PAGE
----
After eight days his disciples were again in a house and Thomas was with them. Even though the doors were locked, Jesus entered and stood among them. He said, “Peace be with you.” Then he said to Thomas, “Put your finger here. Look at my hands. Put your hand into my side. No more disbelief. Believe!”

Thomas responded to Jesus, “My Lord and my God!”

Jesus replied, “Do you believe because you see me? Happy are those who don’t see and yet believe.”

Then Jesus did many other miraculous signs in his disciples’ presence, signs that aren’t recorded in this scroll. But these things are written so that you will believe that Jesus is the Christ, God’s Son, and that believing, you will have life in his name.

Last Week's Sermon

"Thomas and the Power of Doubt"


Rev. Berg

Closing Hymn

"Trust and Obey"
UMH 467

Sung by Phil Haga

The Prayer Vigil has past, but please consider supporting the Austin-East community
with your prayers and contributions.

On behalf of the Holston Conference Staff, our thoughts and prayers go out to the students, teachers, parents, and those living in the Austin-East community. As many of you know this is the fourth shooting in this community and five young people have lost their lives. Tragedies, such as these, can often leave us feeling helpless and at a loss at how we could or should respond. It is easy for us to say things like "our thoughts and prayers are with you," but then it is also easy to walk away and not think about it anymore. However, when we truly lift up our thoughts and prayers concerning the people and events, God has a way of calling us to action. My prayer is that the Spirit of God would move through Holston and stir the hearts of God's people to minister in ways that help abolish tragedies like we have experienced in East Knoxville.

Nearly 5 years ago, our people came together to make a difference in the Smoky Mountains during and after the wildfires. Now there is a new wildfire raging, and it is destroying lives in the East Knoxville area. But as a conference, as the Church, we can make a difference in this area. Here are a few ways you can help:
  • Pray — take time out of your day to ask God to bring healing to this community. Ask God to speak to you and guide you in a way where you can be the hands and feet of Jesus. Ask God to be with those who have been affected the most by these tragedies.
  • Give — The Holston Conference has set up a fund for the churches and ministries within the East Knoxville area. These funds will be used to help our churches in this area establish and/or strengthen their outreach and missional ministries.
  • Attend — Lennon-Seney UMC will be offering a prayer vigil in their parking lot tomorrow, Wednesday, April 14, 2021 at 7:00 pm. This service will also be live streamed on the (Special thanks to Cokesbury UMC for making this stream possible.)

If you are interested in giving to the East Knoxville Ministry project, click here to give online, or you may send a check to:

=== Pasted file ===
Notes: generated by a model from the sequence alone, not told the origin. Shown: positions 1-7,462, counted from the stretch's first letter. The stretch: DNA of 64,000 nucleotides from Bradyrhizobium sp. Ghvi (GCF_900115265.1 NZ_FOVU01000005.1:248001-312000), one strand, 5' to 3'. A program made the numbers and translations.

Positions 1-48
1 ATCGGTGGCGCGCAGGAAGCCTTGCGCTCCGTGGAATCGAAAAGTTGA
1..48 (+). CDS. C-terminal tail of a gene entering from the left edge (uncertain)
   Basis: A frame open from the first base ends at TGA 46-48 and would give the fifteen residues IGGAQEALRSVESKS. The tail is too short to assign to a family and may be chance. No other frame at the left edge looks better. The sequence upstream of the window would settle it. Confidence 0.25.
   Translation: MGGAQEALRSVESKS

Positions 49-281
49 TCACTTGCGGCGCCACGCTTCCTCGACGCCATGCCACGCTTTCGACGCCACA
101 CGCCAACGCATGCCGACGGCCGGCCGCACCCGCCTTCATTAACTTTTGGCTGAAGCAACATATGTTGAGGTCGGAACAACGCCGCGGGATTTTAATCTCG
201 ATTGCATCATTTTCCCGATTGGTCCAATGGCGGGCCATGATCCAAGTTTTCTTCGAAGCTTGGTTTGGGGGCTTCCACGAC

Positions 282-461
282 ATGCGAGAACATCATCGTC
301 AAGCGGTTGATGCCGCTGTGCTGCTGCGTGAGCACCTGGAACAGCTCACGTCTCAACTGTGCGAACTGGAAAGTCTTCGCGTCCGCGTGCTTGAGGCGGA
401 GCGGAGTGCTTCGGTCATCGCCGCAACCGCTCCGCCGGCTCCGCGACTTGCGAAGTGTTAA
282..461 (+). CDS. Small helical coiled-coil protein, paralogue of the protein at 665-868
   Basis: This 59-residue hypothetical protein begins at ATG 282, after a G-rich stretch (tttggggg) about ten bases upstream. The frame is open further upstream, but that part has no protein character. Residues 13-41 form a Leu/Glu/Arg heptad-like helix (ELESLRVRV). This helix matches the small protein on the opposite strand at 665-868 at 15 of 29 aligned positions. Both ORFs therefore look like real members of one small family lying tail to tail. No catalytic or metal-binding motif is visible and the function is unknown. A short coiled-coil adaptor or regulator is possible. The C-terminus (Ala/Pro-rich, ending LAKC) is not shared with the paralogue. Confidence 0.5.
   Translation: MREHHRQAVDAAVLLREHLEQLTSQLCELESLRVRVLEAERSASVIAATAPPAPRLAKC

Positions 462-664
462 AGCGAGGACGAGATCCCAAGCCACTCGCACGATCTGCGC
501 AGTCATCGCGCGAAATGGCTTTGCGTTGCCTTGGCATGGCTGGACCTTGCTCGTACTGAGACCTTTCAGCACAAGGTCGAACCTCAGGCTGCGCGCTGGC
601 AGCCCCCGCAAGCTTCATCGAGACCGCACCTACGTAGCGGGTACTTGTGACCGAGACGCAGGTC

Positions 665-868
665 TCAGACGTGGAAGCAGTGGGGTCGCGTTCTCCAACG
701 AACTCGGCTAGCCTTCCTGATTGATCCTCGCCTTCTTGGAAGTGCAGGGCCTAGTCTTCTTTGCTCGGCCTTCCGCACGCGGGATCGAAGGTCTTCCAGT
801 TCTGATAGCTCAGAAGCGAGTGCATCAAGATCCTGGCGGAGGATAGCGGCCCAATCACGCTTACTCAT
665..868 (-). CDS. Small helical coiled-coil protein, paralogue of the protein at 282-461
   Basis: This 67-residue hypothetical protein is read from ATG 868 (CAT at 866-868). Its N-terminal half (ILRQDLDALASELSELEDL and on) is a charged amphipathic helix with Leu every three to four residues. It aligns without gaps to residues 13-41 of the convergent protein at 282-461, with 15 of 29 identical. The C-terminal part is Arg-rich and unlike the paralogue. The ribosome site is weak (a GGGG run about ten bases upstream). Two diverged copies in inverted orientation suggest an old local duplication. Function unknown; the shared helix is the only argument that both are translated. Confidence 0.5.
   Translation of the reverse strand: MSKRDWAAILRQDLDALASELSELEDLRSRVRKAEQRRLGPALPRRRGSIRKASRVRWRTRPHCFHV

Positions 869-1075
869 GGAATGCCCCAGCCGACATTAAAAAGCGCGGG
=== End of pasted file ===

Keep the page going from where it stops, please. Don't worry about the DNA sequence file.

Holston Conference
P.O. Box 850
Alcoa TN 37701

Please mark your check using project #942 East Knoxville Ministry.

Thank you for your prayers, your gifts, and your actions to be the hands and feet of Jesus!

Rev. Dr. Tim Jones
Director of Communications
Holston Conference of the United Methodist Church

This Sunday is Native American Ministries Sunday

The church gratefully accepts a gift to the
Memorial Fund
in memory of John Coppedge
Louise Carver

In addition, a monetary gift was received from
the University of Notre Dame in John's memory
Financial Church Committee Report

As you know, we received a second forgivable small business loan for $16,000 in March.
As of the end of March we have a balance of $10,919. As you can see the expenses will use up the balance within a few months.

Church is open.

Please consider your giving as the church begins
to experience more expenses as we open.

A Note From Our
Lay Leader


At sixes and sevens – Idioms by The Free Dictionary

Do you feel at sixes and sevens? I do not know what to do for sure. I want to go back to leading a “normal” life. BUT I do not want to take a chance of spreading COVID19 to anyone. We do not know whether after both shots and some time we can still give it to others.
With my vaccine shots well established in my body, I do not worry about returning to church, however; I am not sure about going to a movie. I am not worried about going to my yoga class, but I have become comfortable with clearing out the family room and doing yoga with the group on ZOOM. I am tired of wearing a mask, but it is a great excuse to not wear makeup plus I need to wear a mask for others. Yep, sixes and sevens. Am I the only one? I hope not. Is it a tug of war between old and new normal? That just may be it.
For now, I will celebrate the 50 days of Easter. That is something we can do every year no matter what is going on. Please get your vaccine and join me as we move on.

Sue Dietz

Rev. Berg streams morning prayer live on Facebook
on weekday mornings in the 8:00am hour.
Share your prayer requests with him
or join him online.
Holston Conference
The Call is the Holston Conference weekly newsletter.

The Holston Conference offers a daily devotional authored by laity and clergy
from all around the conference.
If you would like a word of encouragement birthed from the Bible and understood through the eyes of East Tennessean and Southwest Virginian United Methodists click on the link below.

Send your photos and announcements for the Newsletter
to or call Julie at 423.914.9820.
For each publication information is needed by noon on Wednesday.
Calendar of Events
April 15-21, 2021

Sunday, April 18
11:00am-Sunday morning service IN-PERSON and live-streamed on Facebook

Tuesday, April 20

First United Methodist Church
Rev. Brandon Berg, Pastor (276.237.6498)
322 Vance Dr., Bristol, TN 37620
Our Vision
Building A Community Where Anyone Can Become A Deeply Committed Christian

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    First United Methodist Church of Bristol Tennessee | 322 Vance Drive, Bristol, TN 37620